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Study Finds Students Of All Races Prefer Teachers Of Color

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“Do you speak English?”

When Hua-Yu Sebastian Cherng walked into his summer school classroom for the first time as a brand-new teacher, a student greeted him with this question. Nothing in his training had prepared him to address race and identity. But he was game, answering the student lightly, “Yes, I do, but this is a math class, so you don’t have to worry about it.”

“Oh my gosh, was that racist?” he says the girl asked, and quickly checked her own assumption: “‘That’s exactly like when I go into a store and people follow me around because I’m black.'”

During the time that Cherng, who is of Chinese descent, taught in an 85 percent African-American middle school in San Francisco, he enjoyed a good rapport with his students, and he wondered what role his own identity played in that.

Now Cherng is a sociologist at New York University and he’s just published a paper with colleague Peter Halpin that addresses this question. It seems that students of all races — white, black, Latino, and Asian — have more positive perceptions of their black and Latino teachers than they do of their white teachers.

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Education

7 tips for having that difficult teacher conversation?

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Schools, despite being the most wonderful places to work,  can also be frustrating and painful places to be at times.

School leaders are charged with the responsibility of instilling the highest level of professionalism in their colleagues. Unfortunately, it is a undeniable fact that some teachers do a better job than others. The differences that one can see between teachers is wide-ranging. Some teachers are great at collaborating whilst others are reluctant to share and engage with others. Many teachers are great at giving students valuable feedback for learning while others are far less effective. A good number of teachers ensure that they act in the highest professional manner, however, we would be naive not to think that some teachers cut corners falling well short of their professional obligations.

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Education

‘A’ FOR EFFORT: Tier’s teachers change lives outside the classroom

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After an indoor track practice on a recent Wednesday evening, students gathered in John Heath’s Owego Middle School classroom. They perched on desks, lean legs swinging, and talked about the impact Heath, a seventh-grade science teacher, had on their lives.

Outside the classroom, that is.

Like many educators, Heath, 41, isn’t a teacher just between school bells. He’s head of the Blue Horizons science club. He’s a respected track, indoor track and cross country coach. He’s even spearheading a new youth running program for the Boys & Girls Club of Western Broome County.

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Education

Does learning in your school take place more by design or chance?

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This notion of careful curriculum design and planning is something that I believe is vital to improving student learning in a school. This is particularly true given teacher differences with a school and between schools.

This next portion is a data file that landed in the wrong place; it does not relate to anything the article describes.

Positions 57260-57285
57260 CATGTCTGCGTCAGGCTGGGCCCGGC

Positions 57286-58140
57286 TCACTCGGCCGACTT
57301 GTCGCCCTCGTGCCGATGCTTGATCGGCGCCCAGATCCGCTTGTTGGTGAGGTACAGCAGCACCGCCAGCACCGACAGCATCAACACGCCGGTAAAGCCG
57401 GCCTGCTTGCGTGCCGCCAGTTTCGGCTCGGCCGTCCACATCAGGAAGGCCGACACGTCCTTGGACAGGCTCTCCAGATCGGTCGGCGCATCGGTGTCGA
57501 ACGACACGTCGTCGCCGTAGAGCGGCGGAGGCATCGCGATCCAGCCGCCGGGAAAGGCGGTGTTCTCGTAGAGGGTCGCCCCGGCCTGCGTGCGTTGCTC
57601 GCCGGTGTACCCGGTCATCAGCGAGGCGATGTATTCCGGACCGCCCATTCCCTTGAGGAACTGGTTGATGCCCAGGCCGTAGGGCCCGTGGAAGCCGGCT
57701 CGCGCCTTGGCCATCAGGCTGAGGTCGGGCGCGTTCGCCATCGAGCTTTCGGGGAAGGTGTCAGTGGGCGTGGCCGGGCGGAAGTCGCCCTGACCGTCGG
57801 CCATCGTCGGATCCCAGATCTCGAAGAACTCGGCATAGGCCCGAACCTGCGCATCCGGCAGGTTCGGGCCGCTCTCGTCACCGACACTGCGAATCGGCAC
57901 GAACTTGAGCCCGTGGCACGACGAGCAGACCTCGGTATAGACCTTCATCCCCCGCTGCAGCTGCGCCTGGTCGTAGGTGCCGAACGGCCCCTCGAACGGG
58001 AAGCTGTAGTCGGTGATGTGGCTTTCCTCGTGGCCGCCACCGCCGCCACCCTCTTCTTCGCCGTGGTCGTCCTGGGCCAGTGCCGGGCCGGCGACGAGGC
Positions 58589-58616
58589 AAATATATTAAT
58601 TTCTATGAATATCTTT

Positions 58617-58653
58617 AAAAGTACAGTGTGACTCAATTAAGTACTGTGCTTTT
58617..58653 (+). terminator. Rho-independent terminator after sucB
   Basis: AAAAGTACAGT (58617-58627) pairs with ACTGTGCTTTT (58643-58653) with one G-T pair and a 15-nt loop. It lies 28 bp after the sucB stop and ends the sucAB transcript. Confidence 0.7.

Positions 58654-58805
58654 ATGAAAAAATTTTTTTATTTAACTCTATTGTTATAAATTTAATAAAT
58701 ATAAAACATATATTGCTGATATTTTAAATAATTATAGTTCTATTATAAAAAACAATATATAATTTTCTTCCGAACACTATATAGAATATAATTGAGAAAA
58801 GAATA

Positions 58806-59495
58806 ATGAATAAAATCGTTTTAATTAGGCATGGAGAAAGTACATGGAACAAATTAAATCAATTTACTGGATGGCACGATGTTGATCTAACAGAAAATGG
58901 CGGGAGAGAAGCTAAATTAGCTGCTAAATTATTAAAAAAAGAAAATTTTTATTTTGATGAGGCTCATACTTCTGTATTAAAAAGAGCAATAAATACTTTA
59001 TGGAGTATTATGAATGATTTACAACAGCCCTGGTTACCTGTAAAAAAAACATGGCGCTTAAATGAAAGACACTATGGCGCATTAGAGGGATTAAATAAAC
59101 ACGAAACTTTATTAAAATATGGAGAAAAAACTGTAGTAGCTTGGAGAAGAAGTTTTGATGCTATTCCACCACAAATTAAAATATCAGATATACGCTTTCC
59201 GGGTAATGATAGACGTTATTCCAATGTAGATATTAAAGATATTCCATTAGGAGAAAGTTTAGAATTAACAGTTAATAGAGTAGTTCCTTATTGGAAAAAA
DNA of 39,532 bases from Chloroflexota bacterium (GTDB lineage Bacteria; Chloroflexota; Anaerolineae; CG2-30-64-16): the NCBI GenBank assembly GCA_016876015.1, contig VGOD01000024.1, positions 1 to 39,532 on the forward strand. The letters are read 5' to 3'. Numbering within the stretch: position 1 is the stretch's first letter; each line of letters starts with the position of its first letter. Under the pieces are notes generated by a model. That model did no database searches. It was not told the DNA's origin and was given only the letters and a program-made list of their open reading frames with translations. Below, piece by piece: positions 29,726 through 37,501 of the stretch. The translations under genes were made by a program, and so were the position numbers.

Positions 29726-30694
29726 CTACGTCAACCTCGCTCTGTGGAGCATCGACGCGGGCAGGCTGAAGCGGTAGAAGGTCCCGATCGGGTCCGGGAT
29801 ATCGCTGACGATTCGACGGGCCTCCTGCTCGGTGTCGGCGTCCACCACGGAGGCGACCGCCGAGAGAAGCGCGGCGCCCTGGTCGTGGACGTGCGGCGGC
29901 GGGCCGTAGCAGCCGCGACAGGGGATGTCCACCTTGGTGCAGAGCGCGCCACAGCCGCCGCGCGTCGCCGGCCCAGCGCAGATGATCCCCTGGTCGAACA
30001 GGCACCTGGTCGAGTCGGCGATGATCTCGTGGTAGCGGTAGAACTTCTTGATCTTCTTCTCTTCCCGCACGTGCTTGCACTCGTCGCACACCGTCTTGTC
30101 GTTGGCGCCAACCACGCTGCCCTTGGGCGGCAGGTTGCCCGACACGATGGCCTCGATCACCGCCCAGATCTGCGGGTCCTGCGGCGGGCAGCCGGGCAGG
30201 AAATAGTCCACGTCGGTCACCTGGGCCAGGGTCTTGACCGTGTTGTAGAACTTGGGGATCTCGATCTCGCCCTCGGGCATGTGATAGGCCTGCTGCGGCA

In the context of this post, learning by ‘chance’ is to mean that learning happens completely randomly; it will largely depend on the student’s teacher and what they do and do not do in the classroom.

I have seen it from both sides now. I have seen parents and students come and see me to request that they avoid a particular teacher or be placed in a particular teacher’s classroom. As a relatively new parent myself, I have thought about the chances that this year will be a good or not so good learning year for my son.

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Education

Making Science Teaching More Than ‘A Backup Plan’

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Amelia Westerdale works with physics students during a tutorial session at the University of Colorado Boulder. Westerdale is part of the Learning Assistant Program, tasked with helping to coach and tutor students.

Theo Stroomer for NPR

“Squat! Squat! Squat! Higher! Faster!”

In the basement of the Duane Physics and Astrophysics building at the University of Colorado Boulder, a science demonstration is going on, but it looks more like a vaudeville act.

One by one, students balance precariously on a rotating platform. Then they are handed what looks like a spinning bicycle wheel, holding it by two handles that stick out from either side of what would be the hub of the wheel. When you flip the wheel over, like a pizza, your body starts rotating in the opposite direction.

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Education

A ‘No-Nonsense’ Classroom Where Teachers Don’t Say ‘Please’

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Annette Elizabeth Allen for NPR

Any classroom can get out of control from time to time. But one unique teaching method empowers teachers to stop behavior problems before they begin.

You can see No-Nonsense Nurturing, as it’s called, firsthand at Druid Hills Academy in Charlotte, N.C.

“Your pencil is in your hand. Your voice is on zero. If you got the problem correct, you’re following along and checking off the answer. If you got the problem incorrect, you are erasing it and correcting it on your paper.”

Math teacher Jonnecia Alford has it down pat. She then describes to her sixth-graders what their peers are doing.

“Vonetia’s looking at me. Denario put her pencil down — good indicator. Monica put hers down and she’s looking at me.”

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